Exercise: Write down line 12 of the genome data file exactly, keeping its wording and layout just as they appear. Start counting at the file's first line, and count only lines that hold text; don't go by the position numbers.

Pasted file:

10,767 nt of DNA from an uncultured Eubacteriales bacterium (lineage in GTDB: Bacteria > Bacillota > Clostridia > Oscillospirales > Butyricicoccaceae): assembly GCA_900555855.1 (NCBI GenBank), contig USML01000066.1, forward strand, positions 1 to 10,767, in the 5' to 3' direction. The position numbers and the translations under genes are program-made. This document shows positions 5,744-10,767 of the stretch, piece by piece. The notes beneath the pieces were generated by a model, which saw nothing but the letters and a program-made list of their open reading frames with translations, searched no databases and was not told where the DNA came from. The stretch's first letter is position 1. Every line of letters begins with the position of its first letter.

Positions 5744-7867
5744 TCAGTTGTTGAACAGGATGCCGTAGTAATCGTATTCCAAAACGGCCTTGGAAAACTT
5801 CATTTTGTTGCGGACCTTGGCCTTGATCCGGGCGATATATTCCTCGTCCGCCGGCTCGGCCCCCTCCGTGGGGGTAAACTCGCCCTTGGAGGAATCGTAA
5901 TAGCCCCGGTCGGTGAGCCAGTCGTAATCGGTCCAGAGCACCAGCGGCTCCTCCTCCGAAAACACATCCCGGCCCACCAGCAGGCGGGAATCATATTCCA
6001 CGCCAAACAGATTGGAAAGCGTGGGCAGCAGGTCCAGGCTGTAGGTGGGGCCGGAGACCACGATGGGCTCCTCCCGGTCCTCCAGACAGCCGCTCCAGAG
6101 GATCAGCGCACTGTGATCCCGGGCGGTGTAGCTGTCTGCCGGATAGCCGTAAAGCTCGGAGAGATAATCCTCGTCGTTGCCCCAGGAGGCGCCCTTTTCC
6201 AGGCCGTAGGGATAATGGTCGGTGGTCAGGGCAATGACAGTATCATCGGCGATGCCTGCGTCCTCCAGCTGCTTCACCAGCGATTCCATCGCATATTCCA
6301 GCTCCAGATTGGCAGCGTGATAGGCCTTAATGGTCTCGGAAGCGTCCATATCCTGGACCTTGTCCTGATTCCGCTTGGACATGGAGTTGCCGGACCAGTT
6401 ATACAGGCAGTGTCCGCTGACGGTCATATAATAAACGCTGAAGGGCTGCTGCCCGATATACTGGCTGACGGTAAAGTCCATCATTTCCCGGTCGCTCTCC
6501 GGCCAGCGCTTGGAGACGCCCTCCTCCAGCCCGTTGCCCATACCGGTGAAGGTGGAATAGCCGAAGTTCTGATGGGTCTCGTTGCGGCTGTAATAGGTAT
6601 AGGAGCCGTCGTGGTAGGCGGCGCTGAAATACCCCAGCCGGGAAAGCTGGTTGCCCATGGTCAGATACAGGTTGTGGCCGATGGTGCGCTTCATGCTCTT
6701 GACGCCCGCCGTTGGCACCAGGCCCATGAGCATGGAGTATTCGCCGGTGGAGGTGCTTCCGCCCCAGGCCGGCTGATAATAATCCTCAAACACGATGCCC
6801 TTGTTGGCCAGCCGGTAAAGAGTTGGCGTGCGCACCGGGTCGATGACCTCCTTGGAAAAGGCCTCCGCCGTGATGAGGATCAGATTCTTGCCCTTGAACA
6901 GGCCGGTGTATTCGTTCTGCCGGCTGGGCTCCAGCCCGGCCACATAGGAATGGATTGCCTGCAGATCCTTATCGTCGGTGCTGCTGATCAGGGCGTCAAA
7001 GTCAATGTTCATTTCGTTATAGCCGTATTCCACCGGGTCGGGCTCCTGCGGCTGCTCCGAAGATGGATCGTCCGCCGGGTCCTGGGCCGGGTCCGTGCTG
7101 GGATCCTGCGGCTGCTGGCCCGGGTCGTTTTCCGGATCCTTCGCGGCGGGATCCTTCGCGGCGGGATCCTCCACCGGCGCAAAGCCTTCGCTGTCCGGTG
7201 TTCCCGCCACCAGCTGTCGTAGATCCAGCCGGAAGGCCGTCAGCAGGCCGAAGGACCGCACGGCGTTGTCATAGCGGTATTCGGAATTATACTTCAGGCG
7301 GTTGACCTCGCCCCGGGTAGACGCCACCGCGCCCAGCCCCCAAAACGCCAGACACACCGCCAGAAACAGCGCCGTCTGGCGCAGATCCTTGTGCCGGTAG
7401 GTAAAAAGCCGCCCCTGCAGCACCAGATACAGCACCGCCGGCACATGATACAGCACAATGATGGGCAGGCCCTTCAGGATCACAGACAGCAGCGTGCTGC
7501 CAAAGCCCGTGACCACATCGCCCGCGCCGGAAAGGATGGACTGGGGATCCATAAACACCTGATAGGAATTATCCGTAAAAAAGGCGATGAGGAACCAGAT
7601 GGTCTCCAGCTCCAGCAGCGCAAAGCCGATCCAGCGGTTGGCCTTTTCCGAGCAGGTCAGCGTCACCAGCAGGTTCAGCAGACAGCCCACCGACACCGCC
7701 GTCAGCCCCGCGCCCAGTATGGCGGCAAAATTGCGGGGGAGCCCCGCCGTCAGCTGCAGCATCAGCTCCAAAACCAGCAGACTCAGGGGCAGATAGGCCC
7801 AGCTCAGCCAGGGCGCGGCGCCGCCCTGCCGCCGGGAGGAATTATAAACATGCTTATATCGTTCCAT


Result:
6601 AGGAGCCGTCGTGGTAGGCGGCGCTGAAATACCCCAGCCGGGAAAGCTGGTTGCCCATGGTCAGATACAGGTTGTGGCCGATGGTGCGCTTCATGCTCTT